The Zeitgeist movie continues in the same vein as above with all the other mythological pagan gods. The Zeitgeist movie makes the claim that Hindu’s Krishna was also crucified and resurrected. However, again, the Zeitgeist is in error. Hinduism very clearly teaches that Krishna was killed by a wound inflicted from an arrow shot from a hunter who mistakenly hit him in his heel. Following his death, he ascended to be with Brahman. This can hardly be compared to the Christian concept of Christ’s resurrection.

The Zeitgeist movie claims, for example, that Mithras was born of a virgin. But this is in error. Rather, he emerged from a rock. It is also claimed that Mithras rose from the dead, but there is no textual evidence of his death, so there could be no resurrection. Mithras was not a teacher, and was not followed by twelve disciples, as Zeitgeist claims.

Neither is there any evidence of a bodily resurrection of Attis, the Phrygian god of vegetation, nor the virgin birth of Dionysus or Krishna (the latter of whom was his mother’s eighth son, so a virgin birth is not likely).

Sadly, the Zeitgeist movie has become widely circulated on the Internet, deceiving many people with misinformation. As Peter writes in his first epistle, “But there were also false prophets among the people, just as there will be false teachers among you. They will secretly introduce destructive heresies, even denying the sovereign Lord who bought them — bringing swift destruction on themselves.”

According to their own testimony, the New Testament writers “did not follow cleverly invented stories when we told you about the power and coming of our Lord Jesus Christ, but we were eyewitnesses of his majesty,” (2 Peter 1:16). They were testifying not to myths, but to ‘sober truth’ about events that had ‘not been done in a corner’ (Acts 26:25-26).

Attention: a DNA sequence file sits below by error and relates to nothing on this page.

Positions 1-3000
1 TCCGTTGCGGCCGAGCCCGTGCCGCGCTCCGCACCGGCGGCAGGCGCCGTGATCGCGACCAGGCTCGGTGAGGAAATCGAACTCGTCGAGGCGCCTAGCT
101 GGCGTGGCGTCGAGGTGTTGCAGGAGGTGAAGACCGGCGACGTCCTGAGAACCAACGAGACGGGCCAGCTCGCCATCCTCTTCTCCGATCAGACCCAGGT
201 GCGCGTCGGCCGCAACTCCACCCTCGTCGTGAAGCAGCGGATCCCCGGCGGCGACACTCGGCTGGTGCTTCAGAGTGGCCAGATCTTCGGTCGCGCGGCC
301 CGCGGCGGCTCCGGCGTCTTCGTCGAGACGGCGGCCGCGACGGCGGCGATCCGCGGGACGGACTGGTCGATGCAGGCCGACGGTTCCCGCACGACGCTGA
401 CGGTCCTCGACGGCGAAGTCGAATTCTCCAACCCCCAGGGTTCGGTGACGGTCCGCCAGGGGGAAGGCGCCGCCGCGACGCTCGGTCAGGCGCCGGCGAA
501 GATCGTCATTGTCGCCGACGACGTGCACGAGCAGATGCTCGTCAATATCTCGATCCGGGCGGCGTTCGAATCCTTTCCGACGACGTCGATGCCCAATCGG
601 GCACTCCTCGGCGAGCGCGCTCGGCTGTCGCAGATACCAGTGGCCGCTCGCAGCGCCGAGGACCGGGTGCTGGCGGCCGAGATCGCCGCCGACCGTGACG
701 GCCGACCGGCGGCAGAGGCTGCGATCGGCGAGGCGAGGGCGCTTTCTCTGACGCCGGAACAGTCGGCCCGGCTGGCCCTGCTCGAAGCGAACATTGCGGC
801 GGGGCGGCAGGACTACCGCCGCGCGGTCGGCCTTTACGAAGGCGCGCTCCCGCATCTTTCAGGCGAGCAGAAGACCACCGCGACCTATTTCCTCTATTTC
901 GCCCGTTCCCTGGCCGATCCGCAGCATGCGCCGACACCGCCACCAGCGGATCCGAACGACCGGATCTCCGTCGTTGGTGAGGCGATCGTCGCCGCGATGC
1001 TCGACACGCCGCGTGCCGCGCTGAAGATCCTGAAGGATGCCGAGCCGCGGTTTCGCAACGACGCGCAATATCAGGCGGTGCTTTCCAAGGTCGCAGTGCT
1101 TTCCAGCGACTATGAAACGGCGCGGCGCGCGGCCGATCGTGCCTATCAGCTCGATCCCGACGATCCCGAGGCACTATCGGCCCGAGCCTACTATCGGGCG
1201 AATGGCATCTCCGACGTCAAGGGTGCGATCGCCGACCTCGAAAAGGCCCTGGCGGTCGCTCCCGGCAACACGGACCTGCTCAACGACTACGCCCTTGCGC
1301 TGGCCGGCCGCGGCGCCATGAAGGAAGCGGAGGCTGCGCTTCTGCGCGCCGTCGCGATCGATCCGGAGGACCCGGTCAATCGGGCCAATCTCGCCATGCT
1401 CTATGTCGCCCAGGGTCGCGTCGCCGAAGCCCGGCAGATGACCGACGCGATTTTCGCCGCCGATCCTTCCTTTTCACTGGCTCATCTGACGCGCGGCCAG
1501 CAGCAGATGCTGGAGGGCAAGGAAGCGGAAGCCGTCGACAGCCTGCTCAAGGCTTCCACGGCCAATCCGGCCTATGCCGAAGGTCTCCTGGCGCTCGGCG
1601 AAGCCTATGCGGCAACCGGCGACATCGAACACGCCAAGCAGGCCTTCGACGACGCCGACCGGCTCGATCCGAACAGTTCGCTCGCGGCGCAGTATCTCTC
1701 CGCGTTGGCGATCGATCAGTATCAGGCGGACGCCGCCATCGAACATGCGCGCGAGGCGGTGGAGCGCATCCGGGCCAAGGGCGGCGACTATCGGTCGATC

This article was originally published on AllAboutTruth.org.


DISCLAIMER: Blog entries made by individual authors reflect the views of the author and not necessarily the view of other CAA authors, or the official position of the group at large.
About Jonathan McLatchie

Jonathan holds a Bachelor's degree (with Honors) in Forensic Biology, a Masters (M.Res) degree in Evolutionary Biology, and a second Master's degree in medical and molecular bioscience, and is presently a PhD student in cell biology.

Jonathan has participated in a number of internships -- those have been with the Discovery Institute in Seattle, with AllAboutGod in Colorado Springs, with Frank Turek in Charlotte, and with Josh McDowell Ministry in Dallas -- and is also a two-time graduate of the CrossExamined Instructor Academy (CIA) and the Discovery Institute's student summer seminar program.